This provides a bit of clarity in why infinity is a number. Infinity in this view is the set of sets that contain an infinite count of elements. You can see that this way of defining numbers shows the equivalence of 3 and Infinity in terms of both having the quality of being a number.

While this thread is diverting to an extent I think we've played it out. I leave you with a question, since you assert that infinity is not a number, what is the largest number?

Comment Re:magnetic (Score 1) 141

Look, I'm not really contradicting you. Infinity is sometimes treated as if it were a number - it's sometimes convenient and useful to do so. However, that doesn't make it a number. So you're one of the people who's used to treating it as if it were a number - naturally you'll take exception when someone says it isn't.

Infinity is a number, full stop. What makes something a number? What is a number? A count of something? A quantity of something? That concept that expresses the count or quantity of something?

Perhaps you could give me the count of real numbers? Or the count of integers? Alternately what is the quantity of elements in the set of reals? or the set of integers? Or natural numbers? Or computable numbers?

Are you saying the count or quantity that answers the previous questions is not a number? Why not? What quality does it have that differentiates it from a number? What attribute can you ascribe to it that cannot be ascribed to a number?

I certainly don't take exception with you assertion. To me, it just seems to be a limited understanding of the concept in question. My perception is that you have not indulged in a lot of introspection regarding how you arrived at your concept of a number and of infinity.

Comment Re:magnetic (Score 1) 141

http://en.wikipedia.org/wiki/Infinity In mathematics, "infinity" is often used in contexts where it is treated as if it were a number (i.e., it counts or measures things: "an infinite number of terms") but it is a different type of "number" from the real numbers.

I never said it was a real number. Although whether it is or not kind of depends on what kind of mathematics you are doing.

Note in this context the phrase "real numbers" is referring to the set of Reals, as opposed to say the set of Imaginaries. Wikipedia is not saying that infinity is not really a number.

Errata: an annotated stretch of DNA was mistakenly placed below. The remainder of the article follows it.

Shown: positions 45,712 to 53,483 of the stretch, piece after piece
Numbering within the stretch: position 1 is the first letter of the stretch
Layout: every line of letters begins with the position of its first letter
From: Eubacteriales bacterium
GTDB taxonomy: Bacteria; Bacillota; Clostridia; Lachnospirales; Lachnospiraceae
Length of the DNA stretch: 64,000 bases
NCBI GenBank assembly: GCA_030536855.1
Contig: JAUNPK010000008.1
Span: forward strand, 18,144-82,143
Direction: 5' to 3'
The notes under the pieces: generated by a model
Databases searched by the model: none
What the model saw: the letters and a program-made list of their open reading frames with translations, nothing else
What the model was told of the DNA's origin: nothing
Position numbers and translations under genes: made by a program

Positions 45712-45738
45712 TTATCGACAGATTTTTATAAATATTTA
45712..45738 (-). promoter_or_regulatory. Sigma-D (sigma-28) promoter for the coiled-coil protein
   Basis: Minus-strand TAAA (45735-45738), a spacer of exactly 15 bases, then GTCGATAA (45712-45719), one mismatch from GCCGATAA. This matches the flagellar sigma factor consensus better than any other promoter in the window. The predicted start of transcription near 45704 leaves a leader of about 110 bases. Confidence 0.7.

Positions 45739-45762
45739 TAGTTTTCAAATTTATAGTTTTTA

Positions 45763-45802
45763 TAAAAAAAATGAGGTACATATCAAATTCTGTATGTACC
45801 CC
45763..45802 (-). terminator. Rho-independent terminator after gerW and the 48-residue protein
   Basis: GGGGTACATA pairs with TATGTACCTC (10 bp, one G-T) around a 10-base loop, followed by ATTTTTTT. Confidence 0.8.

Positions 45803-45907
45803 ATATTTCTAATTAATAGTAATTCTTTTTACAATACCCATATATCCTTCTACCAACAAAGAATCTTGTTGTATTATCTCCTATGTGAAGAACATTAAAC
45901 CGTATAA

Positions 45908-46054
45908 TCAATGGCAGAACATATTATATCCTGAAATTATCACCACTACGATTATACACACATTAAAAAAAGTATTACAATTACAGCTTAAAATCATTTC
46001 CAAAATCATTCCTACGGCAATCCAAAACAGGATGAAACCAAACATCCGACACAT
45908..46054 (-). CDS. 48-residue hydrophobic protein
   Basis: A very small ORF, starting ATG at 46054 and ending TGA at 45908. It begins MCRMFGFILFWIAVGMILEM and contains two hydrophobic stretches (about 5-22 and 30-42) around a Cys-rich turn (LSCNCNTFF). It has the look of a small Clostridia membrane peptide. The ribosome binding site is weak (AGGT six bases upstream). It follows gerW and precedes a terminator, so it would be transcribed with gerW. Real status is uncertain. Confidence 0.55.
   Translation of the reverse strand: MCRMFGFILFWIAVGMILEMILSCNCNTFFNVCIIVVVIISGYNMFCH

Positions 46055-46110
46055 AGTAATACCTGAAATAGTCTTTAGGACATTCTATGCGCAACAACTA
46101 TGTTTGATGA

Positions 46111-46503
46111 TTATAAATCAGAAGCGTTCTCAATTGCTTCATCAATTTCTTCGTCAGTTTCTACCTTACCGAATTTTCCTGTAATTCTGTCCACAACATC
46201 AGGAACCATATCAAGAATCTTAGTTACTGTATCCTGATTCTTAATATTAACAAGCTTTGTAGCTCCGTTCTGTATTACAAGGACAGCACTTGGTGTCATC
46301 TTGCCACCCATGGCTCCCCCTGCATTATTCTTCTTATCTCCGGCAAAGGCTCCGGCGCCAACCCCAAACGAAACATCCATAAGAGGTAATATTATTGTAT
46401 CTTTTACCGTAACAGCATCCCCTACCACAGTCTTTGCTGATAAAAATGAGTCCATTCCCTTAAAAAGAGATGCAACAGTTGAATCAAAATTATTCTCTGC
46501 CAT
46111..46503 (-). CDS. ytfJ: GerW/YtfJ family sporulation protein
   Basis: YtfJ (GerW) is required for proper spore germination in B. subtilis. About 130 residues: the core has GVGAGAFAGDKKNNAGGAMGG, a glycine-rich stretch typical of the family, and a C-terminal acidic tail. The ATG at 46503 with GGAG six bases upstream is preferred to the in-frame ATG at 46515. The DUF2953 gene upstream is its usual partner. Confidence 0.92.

In any case the quote you provide refers to infinity as a number. Just as a different type of number. Since the original assertion was that infinity was not a number, the quote refutes that assertion.

Comment Re:In my case (Score 2, Insightful) 357

Washing machines are pretty harsh places. You get tidal forces that will apply various physical stresses to the components. Rapid heating and cooling can cause expansion

I'm sorry, tidal forces in a washing machine? Tidal forces are caused by gravity. It's an effect of the inverse square distance portion of the gravity force equation. They certainly exist in a washing machine as they do anywhere else subject to the effects of gravity, but no more so than anywhere else.

Within the rotating frame of a washing machine drum, there are dynamic forces, centrifugal and Coriolis. I imagine that only the former is really significant, but I would think contact with an agitator or sides of the drum would subject the flash memory to far higher forces.

Comment Re:magnetic (Score 1) 141

Except that isn't accurate. 1/0 != infinity. Does infinity * 0 = 1? No...

...and that's why they say "infinity is not a number". A value can be infinite, but it doesn't actually equal infinity, because no such number exists.

Well, I'm not sure who you are identifying as saying that infinity is not a number, but unfortunately they are not correct. You're statement that two infinite values may not be equal certainly has validity to it. Transfinite mathematics and hyperreals deal with rigorous analysis of such things... and in that analysis treat infinities as both ordinal and cardinal numbers.

I suggest that it is worth further investigation on your part if you are interested in making definitive statements about such things.

Comment Re:magnetic (Score 1) 141

Just explain it like this... 1/1 = 1, 1/0.5 = 2, 1/0.1 = 10, 1/0.01 = 100, 1/0.001 = 1000, 1/0 = infinity. You CAN divide by zero, but the answer isn't useful for finite math.